Covid restrictions delayed a formal opening by the Lord Lieutenant of Somerset Annie Maw and the Lord Lieutenant of Bristol Peaches Golding until now.
The one-kilometre cycle route through Ashton Court and the connection to the Festival Way from Long Ashton to Bristol makes it possible for people to walk or cycle into Bristol from Nailsea and Long Ashton without having to take in any main roads.
The route connects the gate to Ashton Court near the Park and Ride with the UWE site at Kennel Lodge Road, avoiding the busy and hilly Ashton Court Estate road up to the house.
The charitable organisation Greenways and Cycleroutes delivered the £63,000 scheme with input from North Somerset Council.
A team of volunteers undertook vegetation clearance to open up views of the historic landscape, tree protection, fence construction, tree and hedge planting and ecological works.
The route was constructed by local contractors Safety Green Ltd, with funding from Veolia Environmental Trust, Sustrans and North Somerset Council, and support from Historic England and from UWE and Bristol City Council who own the land.
North Somerset Council and Sustrans have since added to the project with a signal controlled Toucan crossing across Clarken Coombe which was completed last year. The crossing provides a safe place for all path users to cross the busy B3128.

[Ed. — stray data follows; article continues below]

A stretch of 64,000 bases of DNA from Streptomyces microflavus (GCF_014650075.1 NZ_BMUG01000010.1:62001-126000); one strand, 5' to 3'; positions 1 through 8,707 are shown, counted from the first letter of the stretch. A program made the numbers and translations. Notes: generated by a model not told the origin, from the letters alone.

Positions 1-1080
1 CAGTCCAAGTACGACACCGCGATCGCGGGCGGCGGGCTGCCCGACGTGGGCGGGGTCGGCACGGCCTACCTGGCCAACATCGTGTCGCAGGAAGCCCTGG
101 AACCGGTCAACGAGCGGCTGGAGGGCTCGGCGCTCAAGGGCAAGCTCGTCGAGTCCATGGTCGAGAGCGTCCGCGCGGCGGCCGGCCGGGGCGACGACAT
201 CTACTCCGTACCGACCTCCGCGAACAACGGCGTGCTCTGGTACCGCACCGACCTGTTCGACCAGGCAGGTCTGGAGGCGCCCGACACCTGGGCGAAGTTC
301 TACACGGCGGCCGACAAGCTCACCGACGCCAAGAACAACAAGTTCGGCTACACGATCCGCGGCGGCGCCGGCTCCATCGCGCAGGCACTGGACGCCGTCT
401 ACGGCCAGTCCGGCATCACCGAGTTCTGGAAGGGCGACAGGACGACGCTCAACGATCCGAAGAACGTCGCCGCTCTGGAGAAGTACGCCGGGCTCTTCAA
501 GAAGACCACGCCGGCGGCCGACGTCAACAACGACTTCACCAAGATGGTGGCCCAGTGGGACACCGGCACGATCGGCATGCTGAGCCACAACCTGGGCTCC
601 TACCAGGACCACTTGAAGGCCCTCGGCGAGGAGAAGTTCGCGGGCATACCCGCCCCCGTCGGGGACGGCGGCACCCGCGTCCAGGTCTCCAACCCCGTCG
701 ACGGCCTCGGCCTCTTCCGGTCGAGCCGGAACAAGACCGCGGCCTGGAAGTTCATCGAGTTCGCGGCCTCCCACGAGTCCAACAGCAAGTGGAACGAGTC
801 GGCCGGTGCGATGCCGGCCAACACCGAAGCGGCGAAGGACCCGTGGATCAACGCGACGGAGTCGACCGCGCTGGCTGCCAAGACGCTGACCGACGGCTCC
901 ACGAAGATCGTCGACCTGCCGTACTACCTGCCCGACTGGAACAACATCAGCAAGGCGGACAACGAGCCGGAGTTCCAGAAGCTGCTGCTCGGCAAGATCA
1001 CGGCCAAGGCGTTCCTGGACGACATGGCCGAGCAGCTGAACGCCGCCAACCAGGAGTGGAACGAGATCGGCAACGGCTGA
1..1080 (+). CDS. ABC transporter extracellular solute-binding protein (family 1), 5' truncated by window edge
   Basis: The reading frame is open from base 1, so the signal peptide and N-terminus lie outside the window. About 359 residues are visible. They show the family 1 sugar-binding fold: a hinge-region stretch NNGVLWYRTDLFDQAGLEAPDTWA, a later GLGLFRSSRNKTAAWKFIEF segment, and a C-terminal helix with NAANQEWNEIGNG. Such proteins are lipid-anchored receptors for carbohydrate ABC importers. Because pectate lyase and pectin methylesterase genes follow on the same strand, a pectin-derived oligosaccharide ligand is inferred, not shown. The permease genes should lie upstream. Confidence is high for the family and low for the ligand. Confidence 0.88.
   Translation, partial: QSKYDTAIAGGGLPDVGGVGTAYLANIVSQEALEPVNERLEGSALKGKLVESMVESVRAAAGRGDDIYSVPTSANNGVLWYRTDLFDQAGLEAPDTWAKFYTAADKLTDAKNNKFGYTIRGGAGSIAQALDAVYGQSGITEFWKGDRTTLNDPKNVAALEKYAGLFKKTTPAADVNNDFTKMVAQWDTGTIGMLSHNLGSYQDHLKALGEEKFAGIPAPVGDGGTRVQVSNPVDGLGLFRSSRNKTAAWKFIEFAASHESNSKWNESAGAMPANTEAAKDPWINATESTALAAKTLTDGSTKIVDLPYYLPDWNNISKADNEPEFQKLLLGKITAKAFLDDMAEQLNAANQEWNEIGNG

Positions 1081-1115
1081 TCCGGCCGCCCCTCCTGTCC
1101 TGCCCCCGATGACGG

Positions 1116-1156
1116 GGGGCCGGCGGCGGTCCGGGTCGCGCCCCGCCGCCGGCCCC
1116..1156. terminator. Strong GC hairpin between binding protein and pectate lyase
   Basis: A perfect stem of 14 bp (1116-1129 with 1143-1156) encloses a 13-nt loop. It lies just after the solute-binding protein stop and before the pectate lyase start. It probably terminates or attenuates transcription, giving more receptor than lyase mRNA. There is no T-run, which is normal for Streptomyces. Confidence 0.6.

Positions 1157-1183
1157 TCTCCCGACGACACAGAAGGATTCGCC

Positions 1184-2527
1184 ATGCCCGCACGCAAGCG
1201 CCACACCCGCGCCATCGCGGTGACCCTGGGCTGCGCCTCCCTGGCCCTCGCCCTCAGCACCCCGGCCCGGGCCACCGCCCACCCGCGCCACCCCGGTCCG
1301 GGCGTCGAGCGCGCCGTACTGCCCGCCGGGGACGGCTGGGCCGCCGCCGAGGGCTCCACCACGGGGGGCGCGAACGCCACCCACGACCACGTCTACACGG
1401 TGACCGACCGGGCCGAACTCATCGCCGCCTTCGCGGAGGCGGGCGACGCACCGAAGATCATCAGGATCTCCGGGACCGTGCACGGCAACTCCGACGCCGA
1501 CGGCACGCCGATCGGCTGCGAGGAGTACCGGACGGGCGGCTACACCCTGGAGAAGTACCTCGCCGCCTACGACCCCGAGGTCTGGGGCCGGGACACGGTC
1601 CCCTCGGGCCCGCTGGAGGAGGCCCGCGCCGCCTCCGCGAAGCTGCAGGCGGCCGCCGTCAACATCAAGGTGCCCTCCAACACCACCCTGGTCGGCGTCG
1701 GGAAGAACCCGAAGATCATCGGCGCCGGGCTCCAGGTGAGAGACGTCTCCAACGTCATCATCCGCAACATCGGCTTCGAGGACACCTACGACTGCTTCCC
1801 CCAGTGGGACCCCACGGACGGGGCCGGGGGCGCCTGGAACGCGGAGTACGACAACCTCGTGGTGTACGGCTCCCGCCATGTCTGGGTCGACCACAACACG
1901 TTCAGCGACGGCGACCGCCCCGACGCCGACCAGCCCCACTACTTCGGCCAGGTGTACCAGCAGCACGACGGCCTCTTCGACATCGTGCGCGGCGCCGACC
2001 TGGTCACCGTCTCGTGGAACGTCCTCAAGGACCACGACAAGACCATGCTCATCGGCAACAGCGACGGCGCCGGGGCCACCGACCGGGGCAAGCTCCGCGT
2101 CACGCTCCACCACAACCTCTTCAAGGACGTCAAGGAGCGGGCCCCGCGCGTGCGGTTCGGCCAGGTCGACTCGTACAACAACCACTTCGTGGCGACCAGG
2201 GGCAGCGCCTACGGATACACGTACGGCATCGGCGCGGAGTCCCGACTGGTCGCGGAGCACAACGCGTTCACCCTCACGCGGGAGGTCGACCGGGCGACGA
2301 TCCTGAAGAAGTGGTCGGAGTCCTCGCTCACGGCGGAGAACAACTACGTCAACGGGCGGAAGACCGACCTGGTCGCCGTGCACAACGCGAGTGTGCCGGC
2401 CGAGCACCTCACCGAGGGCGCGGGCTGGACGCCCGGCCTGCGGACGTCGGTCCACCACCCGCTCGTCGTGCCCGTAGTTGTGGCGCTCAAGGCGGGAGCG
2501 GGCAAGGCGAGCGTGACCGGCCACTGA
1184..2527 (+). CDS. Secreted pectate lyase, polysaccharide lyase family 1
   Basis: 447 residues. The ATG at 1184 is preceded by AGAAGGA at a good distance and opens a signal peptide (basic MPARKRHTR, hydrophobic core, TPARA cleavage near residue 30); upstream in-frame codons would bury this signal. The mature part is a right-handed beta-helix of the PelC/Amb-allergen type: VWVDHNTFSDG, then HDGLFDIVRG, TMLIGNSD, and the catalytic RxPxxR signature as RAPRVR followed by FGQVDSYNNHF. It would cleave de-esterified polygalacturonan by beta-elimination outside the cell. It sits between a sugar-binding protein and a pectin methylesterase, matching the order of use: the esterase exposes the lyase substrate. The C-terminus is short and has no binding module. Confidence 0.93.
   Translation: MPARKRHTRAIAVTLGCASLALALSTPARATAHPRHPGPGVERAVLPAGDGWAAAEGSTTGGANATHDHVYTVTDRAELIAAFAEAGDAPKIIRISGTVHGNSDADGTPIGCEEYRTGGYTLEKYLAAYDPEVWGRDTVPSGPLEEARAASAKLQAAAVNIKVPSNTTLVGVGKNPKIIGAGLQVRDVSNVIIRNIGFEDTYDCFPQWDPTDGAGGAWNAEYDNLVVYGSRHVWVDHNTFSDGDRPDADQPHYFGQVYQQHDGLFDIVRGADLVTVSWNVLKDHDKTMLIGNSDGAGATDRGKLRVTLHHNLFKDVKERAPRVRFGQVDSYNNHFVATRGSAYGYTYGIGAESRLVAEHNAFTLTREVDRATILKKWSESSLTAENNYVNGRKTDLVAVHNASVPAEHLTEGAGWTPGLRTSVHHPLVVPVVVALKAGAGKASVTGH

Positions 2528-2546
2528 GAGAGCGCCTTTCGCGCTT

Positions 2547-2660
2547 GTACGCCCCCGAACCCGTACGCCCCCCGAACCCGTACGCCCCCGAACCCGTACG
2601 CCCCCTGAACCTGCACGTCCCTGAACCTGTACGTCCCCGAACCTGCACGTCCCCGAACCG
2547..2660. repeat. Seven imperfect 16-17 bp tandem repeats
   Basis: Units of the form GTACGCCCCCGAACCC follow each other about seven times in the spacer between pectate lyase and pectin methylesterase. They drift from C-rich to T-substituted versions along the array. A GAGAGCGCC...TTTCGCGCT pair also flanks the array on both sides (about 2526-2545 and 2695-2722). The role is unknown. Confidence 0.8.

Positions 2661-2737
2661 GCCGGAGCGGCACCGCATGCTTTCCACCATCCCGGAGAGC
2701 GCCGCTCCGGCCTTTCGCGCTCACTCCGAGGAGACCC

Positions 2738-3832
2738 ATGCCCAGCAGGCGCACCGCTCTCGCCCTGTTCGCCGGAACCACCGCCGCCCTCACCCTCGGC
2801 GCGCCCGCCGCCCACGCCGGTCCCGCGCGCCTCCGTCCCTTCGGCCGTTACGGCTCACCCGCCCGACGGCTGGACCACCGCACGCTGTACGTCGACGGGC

"The Ashton Court Greenway is another example of our commitment to improve cycling facilities in North Somerset," said Cllr Mike Solomon, the council's executive member for neighbourhoods and community services.
"Greenways and Cycleroutes continue to be a valuable partner, helping us to deliver well used cycle schemes such as this one and Brean Down Way from Uphill to Brean."
John Grimshaw, founder and engineer of Greenways and Cycleroutes, said: “Humphry Repton designed Ashton Park 200 years ago. We know the path would have pleased him.
"It has been a privilege to work in such a landscape and to create a path which is already so much appreciated. Watching people enjoying the route is our reward for five years' negotiation."